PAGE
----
With the government shutdown exceeding 30 days it’s worth asking: Are there any lessons we, as communications professionals, can learn from this ordeal? And for Page members - How do the tactics on both sides measure up to the Page Principles?

As for the first question - the simple answer is NO. Neither side has distinguished itself in either its communications strategy or public behavior. Despite this, there are lessons to be taken from the experience.  First and foremost: How not to communicate during a labor dispute or a government shutdown. Further, the drama has illustrated some important lessons. These include:

  • Don’t let emotions – or scorekeeping – drive communications strategy or tactics
  • Don’t negotiate in the media (or on line either)
  • Exercise restraint in your comments (limit posturing and “gotcha” quotes) 
  • Limit the use of surrogates and control their visibility and message(s)
  • Remember the stakeholders are more important than you

On the second question – How do the Page Principles apply? No surprises here – neither side comes out well when this filter is applied.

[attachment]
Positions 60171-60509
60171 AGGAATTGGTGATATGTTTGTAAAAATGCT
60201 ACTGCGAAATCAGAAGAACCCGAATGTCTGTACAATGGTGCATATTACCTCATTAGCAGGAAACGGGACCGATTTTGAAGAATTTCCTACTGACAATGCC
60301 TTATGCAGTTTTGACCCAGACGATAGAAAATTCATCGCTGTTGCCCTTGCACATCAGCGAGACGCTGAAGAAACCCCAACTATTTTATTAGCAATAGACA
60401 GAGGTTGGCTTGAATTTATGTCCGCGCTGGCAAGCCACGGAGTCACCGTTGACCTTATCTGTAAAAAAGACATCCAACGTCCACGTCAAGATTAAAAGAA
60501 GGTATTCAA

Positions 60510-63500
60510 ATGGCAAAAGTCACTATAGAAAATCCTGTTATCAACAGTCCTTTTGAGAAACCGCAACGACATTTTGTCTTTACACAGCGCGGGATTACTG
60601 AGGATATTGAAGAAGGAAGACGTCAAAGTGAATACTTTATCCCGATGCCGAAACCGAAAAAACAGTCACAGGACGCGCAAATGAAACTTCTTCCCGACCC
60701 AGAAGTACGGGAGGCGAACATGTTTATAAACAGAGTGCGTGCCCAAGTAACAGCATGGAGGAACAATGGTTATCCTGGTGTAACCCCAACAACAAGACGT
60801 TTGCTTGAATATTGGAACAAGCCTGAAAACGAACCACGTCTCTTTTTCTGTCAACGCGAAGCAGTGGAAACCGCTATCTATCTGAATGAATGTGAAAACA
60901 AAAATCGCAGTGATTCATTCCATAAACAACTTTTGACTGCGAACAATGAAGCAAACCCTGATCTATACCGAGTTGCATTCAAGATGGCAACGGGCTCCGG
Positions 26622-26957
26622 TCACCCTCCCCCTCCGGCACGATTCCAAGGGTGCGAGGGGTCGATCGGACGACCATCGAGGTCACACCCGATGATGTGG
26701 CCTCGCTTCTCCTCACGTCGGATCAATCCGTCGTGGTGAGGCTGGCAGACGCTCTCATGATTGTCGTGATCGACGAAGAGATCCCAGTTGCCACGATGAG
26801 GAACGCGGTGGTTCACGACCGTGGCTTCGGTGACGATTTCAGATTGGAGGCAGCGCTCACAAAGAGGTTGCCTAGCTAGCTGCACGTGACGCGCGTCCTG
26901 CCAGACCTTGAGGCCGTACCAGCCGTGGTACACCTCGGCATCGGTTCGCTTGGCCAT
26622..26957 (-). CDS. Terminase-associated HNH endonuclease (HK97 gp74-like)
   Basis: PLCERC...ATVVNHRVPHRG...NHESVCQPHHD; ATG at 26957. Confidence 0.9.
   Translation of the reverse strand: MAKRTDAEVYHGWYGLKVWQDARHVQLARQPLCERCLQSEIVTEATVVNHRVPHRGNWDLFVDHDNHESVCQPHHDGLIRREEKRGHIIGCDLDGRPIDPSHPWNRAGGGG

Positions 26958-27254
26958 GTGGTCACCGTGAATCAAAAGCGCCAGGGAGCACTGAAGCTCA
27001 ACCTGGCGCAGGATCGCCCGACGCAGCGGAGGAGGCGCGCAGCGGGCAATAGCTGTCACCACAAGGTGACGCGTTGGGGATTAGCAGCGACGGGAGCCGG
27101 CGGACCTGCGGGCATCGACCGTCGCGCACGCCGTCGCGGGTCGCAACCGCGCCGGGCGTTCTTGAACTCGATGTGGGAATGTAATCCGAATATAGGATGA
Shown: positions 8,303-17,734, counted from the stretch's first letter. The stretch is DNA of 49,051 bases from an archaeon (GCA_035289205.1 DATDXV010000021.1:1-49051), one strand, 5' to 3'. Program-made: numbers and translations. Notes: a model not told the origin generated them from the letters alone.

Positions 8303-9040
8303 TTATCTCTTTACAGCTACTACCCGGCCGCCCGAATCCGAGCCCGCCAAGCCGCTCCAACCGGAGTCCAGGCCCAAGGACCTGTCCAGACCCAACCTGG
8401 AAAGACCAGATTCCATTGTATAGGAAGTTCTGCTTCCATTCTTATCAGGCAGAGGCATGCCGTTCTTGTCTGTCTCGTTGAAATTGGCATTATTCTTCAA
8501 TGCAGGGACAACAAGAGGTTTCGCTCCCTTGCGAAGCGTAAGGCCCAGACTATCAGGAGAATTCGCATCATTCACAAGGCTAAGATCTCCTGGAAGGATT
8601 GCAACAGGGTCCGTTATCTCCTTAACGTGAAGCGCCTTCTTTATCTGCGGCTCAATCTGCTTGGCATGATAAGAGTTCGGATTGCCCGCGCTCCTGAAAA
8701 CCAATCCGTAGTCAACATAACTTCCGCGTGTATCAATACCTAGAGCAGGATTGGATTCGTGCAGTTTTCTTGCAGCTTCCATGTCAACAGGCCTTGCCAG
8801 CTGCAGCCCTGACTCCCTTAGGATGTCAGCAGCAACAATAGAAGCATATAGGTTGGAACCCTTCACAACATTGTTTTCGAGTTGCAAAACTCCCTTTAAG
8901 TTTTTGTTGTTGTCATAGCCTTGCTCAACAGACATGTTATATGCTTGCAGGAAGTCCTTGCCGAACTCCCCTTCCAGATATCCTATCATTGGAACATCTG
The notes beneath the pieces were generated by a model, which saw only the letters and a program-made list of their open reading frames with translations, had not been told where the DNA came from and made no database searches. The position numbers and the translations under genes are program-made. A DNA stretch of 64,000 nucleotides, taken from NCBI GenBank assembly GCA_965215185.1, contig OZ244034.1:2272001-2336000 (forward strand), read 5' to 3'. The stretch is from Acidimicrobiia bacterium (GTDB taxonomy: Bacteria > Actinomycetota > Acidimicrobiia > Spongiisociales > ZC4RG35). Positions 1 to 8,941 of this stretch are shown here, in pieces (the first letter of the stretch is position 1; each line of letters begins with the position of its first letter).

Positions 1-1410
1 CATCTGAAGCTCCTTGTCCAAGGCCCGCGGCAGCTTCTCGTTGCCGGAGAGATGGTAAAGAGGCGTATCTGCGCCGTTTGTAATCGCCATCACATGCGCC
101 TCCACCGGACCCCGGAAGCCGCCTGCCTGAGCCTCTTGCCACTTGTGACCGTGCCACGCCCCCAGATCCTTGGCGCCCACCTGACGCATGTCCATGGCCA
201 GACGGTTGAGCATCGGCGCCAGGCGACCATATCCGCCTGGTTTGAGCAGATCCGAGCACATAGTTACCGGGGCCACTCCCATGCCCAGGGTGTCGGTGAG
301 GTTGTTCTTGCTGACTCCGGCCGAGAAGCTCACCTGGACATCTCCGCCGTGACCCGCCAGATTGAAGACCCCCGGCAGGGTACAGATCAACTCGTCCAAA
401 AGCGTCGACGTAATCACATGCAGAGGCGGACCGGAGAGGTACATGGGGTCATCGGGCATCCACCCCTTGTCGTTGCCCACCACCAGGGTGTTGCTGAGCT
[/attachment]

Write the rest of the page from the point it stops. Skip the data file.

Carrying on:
From the first Page Principle ("Tell the Truth") to the last ("Remain calm, patient and good humored") all parties come up very short.

Especially noteworthy is the guidance to "Listen to the Stakeholders" and "Manage for Tomorrow," which are two of the key principles. The 800,000 furloughed government employees (and those required to work without being paid) are hostages in a drama beyond their control- and they have no voice in the debate. Similarly, the advice to "Manage for Tomorrow," is clearly not top of mind for either side. The longer this goes on the more damage is being done – to the services we all take for granted.

While I am not suggesting the Page Principles could end the shutdown, following them might allow the principals to get back to negotiating. That would be a good start.

The silver lining – if there is one – is learning how essential government services are in our everyday lives and gaining an appreciation for the workers who provide them to us.

Here’s hoping for a reasonable settlement - for all of our sakes - soon.